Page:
The real power of organization comes when other people use and modify your css. If anyone other than yourself is going to even look at your stylesheet you have to make if accessible.

There might be a hundred ways to put your stylesheet together in a logical, readable way. Here is one way that works for me:

1. It goes without saying to get your style definitions out of your html document. Putting your styles in a <style> tag really only works for an extremely small project that will never grow. If you want to scale your project, having your html and css in one page gets ugly. As far as inline styles, I only use them occasionally when I am dynamically generating certain elements. I never use inline styles in static html.

2. Use /**/ comments to explain and segment your external stylesheet. At the beginning of the .css file it is convenient to have a comment block that describes how the style rules are organized and the stylesheet’s relationship to other stylesheets, if there are any.

Some developers like to put common block level element (body, header, footer, p, h1 …) styles on a sheet separate from all other css. Others have separate sheets for each type of page on their site. This should be documented at the top of each css file to make style navigation easier.

A lot of my work is done for single page GIS apps so I usually have a single external css page. In these cases I note that this is the only css stylesheet for the app.

3. Everyone has their own favorite way of laying out their styleswithing the stylesheet. Some organize their ids and classes alphabetically while others might order them parallel to their element’s order in the html. I find that it makes most sense to group styles according to sections of the page. Sometimes I put css blocks in order of how the html sections are created but this isn’t always the case. Within each of these sections I try to further order elements from top to bottom as they appear in the html.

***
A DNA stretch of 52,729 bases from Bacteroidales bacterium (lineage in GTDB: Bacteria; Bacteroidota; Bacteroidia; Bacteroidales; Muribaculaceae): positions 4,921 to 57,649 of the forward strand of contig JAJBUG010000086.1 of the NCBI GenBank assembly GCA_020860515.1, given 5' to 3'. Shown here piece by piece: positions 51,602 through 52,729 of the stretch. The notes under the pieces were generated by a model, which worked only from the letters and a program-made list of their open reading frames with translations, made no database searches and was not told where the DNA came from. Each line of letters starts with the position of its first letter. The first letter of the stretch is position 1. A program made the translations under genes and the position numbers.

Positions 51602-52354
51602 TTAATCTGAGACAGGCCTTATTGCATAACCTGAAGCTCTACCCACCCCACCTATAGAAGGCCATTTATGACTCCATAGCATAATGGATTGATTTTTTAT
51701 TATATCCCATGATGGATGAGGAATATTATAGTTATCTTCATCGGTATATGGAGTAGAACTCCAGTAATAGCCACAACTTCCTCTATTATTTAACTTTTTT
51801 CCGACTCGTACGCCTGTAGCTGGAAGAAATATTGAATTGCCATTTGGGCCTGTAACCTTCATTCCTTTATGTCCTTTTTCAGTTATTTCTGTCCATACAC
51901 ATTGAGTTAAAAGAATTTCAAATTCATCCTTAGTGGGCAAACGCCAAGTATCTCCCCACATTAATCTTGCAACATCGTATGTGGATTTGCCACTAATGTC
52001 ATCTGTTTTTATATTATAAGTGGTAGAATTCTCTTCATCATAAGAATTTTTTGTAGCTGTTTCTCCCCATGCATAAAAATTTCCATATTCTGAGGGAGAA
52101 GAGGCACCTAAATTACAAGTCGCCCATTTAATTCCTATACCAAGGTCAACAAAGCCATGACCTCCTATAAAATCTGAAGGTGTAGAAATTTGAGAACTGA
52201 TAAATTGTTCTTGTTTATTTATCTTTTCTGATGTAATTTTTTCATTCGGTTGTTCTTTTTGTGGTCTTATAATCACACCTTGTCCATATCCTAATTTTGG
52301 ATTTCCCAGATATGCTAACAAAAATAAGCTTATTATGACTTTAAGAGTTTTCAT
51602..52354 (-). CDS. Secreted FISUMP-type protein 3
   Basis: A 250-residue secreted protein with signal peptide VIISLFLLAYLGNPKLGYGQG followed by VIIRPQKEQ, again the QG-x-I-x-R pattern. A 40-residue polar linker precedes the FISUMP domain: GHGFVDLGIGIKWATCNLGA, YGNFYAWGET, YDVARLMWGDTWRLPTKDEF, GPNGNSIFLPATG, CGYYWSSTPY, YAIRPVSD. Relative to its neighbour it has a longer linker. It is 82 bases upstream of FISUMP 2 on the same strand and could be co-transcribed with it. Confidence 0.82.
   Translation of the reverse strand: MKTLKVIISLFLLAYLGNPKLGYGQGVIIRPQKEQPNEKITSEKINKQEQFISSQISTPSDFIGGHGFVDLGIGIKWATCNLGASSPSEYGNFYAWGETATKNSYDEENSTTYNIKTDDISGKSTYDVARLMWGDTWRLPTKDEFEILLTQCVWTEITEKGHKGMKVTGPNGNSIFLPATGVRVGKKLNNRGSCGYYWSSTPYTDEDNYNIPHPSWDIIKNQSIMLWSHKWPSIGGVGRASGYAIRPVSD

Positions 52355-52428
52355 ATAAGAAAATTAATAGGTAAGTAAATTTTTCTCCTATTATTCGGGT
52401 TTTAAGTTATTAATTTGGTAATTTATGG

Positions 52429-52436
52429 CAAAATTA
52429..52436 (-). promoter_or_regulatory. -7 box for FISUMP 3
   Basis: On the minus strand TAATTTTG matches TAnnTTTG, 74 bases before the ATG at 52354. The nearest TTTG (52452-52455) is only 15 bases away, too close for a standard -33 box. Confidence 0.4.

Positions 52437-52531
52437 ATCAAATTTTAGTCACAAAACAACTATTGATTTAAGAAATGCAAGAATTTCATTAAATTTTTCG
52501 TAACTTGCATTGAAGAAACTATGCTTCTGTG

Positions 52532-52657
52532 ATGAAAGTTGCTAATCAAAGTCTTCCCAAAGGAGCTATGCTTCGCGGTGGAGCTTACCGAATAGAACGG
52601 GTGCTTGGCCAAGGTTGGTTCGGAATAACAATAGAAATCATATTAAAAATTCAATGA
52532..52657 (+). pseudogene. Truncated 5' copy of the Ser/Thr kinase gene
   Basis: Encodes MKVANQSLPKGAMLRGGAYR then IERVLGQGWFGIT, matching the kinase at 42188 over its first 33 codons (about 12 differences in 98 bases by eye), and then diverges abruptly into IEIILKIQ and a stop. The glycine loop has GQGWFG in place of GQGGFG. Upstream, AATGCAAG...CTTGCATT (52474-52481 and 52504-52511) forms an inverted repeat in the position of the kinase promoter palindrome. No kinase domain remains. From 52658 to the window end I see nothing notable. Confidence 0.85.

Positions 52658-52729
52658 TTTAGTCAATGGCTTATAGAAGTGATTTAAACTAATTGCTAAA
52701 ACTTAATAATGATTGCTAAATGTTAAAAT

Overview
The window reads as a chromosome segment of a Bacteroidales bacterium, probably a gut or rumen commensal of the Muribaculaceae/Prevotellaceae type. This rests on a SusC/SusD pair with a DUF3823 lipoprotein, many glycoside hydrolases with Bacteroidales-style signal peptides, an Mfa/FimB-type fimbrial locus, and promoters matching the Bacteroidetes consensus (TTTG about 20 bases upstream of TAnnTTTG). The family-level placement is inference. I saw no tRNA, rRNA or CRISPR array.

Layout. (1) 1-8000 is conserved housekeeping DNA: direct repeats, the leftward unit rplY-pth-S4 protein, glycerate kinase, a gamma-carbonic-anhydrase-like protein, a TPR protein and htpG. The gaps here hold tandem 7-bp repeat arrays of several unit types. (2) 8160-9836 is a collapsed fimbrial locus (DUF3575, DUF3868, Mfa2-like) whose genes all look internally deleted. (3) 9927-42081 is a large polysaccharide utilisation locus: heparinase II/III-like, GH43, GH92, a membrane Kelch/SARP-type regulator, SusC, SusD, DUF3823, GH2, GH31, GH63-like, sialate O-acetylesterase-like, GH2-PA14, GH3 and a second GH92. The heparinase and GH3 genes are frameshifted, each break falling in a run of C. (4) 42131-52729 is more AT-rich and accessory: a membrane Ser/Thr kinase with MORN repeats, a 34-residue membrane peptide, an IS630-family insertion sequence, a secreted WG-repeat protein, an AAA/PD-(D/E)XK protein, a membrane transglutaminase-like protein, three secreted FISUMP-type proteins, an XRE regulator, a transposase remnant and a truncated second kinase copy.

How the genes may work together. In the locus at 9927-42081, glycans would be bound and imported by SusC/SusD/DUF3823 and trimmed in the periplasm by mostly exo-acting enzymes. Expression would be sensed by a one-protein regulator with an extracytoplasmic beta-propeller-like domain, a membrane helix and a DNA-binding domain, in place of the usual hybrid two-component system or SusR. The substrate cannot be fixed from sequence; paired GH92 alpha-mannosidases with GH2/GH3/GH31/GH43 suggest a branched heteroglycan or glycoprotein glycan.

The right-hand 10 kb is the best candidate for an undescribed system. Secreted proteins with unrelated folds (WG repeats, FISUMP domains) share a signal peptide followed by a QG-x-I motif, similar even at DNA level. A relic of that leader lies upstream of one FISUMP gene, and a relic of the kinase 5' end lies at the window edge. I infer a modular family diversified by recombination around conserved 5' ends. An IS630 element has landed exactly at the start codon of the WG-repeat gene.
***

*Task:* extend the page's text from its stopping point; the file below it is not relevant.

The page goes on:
There are a lot of ways to organize css and what I outlined above is only one of them. The most important thing is just to have some form of organization and then be consistent in applying it.

Use Python to Keep Your Brain Sharp

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“Use it or lose it” certainly applies where brain function is concerned. The experts tell you to exercise your brain to keep it in shape and ward off forgetfulness and possibly dementia when you are older.

One way to exercise your brain is to do computations in your head. Not long ago I read a book called The Power of Forgetting by Mike Byster that introduced several tricks and methods for doing these mental computations. One that stuck with me was how to multiply two, two-digit numbers in your head. Here’s an excerpt from the book explaining how to do it:

addnumbersThere are probably easier ways to do mental multiplication but Byster’s method is meant to be an exercise in remembering and forgetting numbers at will to make your brain stronger.

I wanted to find a way to challenge myself with the above multiplication method on a regular basis. My solution was to write a very small Python script that would generate random two-digit by two-digit multiplication problems and display them on screen. Here is what I came up with: